The Langara men’s basketball team celebrate their PacWest tournament victory on Saturday, Mar. 02. The team had set a PacWest record for wins in a season with 20, and only had a single loss. The Falcons will play next in Montreal for the national championship.

Falcons provincial champs Langara Falcons beat their rivals, the Vancouver Island University Mariners, in a close game to take home the gold medal

Highlights 1 2 3 4 5

Record setting 20-1 season PacWest championship Player of the Year for Brody Greig Coach of the year for Paul Eberhardt 3 PacWest League All-Stars

By Kelci Nicodemus


he Langara Falcons went for gold in the PacWest provincial championship and came out on top. The men’s basketball team won the PacWest B.C. championship last weekend, allowing the Falcons to move on to the national championship, March 14 to 16. This is the 17th provincial championship win for Langara, and the first since 1999. Coach Paul Eberhardt said he had high hopes for his team before the playoffs, and expected to win. Because of their first-place regular season finish, the Falcons were able to automatically advance past the quar-

ter-finals of the playoffs. “That’s a nice advantage,” Eberhardt said. The team played the semi-finals against the Douglas College Royals and won 103-71. In the gold medal game, Eberhardt was proven right with the Falcons winning 78-74 against the Vancouver Island University Mariners, their toughest rivals. “They’ve won it the last few years and we were able to beat them in three close games,” said Eberhardt. The game against VIU was, once again, a very close game. VIU in the led for a good chunk of the game, and finished the first half up 4137.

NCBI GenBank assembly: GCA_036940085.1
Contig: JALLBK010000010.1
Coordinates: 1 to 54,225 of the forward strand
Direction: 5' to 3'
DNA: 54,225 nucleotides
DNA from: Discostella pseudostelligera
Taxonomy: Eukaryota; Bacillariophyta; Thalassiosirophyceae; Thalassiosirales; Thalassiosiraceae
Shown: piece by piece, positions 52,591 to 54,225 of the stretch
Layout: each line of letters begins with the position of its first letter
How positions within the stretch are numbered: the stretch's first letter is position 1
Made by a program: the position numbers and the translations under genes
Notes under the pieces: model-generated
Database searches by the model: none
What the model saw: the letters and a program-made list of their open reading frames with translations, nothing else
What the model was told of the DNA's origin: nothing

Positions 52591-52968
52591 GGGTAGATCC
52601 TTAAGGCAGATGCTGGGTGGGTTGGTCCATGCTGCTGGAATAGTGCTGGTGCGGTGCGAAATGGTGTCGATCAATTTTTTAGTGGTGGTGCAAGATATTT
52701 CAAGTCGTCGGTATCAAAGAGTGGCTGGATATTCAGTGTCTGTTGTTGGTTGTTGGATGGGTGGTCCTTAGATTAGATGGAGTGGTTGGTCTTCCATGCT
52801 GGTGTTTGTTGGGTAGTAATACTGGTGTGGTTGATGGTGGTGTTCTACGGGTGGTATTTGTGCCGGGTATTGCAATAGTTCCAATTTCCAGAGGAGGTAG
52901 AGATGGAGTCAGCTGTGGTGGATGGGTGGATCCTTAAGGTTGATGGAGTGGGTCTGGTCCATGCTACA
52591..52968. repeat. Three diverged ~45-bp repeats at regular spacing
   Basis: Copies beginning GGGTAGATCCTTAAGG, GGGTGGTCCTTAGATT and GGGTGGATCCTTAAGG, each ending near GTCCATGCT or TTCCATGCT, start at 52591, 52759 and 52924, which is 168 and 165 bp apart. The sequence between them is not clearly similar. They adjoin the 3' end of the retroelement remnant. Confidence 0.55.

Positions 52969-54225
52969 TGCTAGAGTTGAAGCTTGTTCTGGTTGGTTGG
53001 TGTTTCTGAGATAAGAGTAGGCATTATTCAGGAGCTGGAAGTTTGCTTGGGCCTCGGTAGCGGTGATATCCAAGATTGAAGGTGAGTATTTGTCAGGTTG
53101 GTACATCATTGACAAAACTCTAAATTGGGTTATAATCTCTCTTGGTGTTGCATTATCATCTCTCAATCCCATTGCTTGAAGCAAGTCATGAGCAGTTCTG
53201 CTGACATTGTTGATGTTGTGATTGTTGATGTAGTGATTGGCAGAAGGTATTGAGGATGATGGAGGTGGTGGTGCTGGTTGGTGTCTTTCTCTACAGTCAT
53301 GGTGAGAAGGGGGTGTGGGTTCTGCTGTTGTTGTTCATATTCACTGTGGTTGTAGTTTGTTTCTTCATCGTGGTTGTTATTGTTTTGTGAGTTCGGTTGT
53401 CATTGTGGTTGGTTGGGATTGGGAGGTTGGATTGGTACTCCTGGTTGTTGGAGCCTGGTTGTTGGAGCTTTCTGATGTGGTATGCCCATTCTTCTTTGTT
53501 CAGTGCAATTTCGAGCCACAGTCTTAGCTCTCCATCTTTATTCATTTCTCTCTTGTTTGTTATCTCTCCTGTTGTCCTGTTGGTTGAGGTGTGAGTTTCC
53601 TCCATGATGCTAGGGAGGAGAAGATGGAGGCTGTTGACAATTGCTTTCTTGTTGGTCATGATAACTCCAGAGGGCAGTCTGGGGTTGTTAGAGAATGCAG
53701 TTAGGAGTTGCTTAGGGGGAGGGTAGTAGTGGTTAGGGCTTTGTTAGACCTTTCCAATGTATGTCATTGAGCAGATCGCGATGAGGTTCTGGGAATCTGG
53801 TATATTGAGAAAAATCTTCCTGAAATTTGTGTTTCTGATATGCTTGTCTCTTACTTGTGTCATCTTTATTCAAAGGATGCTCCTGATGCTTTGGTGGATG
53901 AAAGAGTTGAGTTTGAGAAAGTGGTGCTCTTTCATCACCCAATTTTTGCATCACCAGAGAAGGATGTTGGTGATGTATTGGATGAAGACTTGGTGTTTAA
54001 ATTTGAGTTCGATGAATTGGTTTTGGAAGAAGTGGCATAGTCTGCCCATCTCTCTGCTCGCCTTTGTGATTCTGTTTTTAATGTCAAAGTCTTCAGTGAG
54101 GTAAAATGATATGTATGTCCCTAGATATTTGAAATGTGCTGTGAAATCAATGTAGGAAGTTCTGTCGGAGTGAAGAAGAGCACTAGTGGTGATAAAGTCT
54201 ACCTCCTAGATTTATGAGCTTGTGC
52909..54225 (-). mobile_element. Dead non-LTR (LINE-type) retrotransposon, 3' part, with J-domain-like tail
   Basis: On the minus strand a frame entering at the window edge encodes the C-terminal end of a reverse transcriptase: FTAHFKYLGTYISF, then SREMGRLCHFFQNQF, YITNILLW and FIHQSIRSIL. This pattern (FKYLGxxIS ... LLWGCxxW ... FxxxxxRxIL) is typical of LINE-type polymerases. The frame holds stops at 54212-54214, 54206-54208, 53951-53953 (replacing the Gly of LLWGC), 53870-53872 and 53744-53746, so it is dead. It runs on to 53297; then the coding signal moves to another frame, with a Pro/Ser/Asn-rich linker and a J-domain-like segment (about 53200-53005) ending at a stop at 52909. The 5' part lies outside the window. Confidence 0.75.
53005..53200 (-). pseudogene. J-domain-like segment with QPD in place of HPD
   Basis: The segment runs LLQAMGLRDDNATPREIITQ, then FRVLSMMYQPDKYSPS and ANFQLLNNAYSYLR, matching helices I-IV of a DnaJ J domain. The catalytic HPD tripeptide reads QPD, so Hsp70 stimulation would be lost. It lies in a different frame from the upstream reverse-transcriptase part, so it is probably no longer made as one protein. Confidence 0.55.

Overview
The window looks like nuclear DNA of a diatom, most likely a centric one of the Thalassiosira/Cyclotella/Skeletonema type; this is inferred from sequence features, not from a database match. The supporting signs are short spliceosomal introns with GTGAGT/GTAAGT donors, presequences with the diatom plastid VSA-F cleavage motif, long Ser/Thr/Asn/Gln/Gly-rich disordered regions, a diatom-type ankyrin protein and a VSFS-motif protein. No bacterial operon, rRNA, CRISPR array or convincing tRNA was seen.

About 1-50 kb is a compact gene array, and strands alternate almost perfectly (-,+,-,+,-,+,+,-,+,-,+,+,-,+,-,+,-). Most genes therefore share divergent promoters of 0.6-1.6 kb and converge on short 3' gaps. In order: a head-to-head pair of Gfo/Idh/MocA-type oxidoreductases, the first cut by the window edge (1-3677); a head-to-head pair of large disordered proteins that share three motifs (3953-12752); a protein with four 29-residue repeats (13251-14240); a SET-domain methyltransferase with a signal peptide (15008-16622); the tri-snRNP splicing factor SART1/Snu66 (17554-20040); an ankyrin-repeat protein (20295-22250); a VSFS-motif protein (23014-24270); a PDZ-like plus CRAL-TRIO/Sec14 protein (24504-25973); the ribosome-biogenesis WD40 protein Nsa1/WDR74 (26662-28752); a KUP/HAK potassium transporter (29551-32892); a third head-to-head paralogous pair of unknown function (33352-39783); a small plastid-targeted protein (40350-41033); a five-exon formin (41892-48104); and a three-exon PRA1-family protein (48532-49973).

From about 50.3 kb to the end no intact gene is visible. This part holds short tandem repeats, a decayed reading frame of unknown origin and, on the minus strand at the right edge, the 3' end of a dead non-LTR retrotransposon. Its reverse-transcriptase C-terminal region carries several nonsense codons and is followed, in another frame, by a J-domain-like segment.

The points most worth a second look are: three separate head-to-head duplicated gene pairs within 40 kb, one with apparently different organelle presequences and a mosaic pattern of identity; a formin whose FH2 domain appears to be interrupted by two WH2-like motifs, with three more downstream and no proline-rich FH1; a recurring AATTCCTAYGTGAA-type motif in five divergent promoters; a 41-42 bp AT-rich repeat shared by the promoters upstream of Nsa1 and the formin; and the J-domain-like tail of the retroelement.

When the game resumed, Langara caught up to VIU and ended up being tied 59-59 by the end of the third quarter. The Falcons were able to ensure their win with seconds left on the clock when guard Elliott Mason, number 14, scored a three-pointer, extending the Falcons’ lead to six points. Eberhardt said that the reason the boys are having such success this season is because there is no set superstar on the team. “I think the guys showed a lot of faith in each other and a lot of faith in the system that we run,” said Eberhardt. The team’s only loss this season was to the Columbia Bible College Bearcats, who didn’t make the playoffs.

Langara men set PacWest win record Falcons basketball team finish year with most wins ever in a single season By GARIN FAHLMAN



Falcons guard Brody Greig, PacWest Player of the Year.

he Langara Falcons basketball team has won the PacWest provincial playoffs after their 2012-13 season came to a close with a historic 20-1 record, the best ever seen in the PacWest league. The Falcons won an unprecedented amount of games this year under the direction of new coach Paul Eberhardt, who was awarded PacWest Coach of the Year. Players Brody Greig and Jesse Jeffers were chosen to represent Langara on the All-Star team, with Greig also being awarded PacWest Men’s Player of the Year. Coach Eberhardt came to Langara in 2012 after 10 years of experience coach-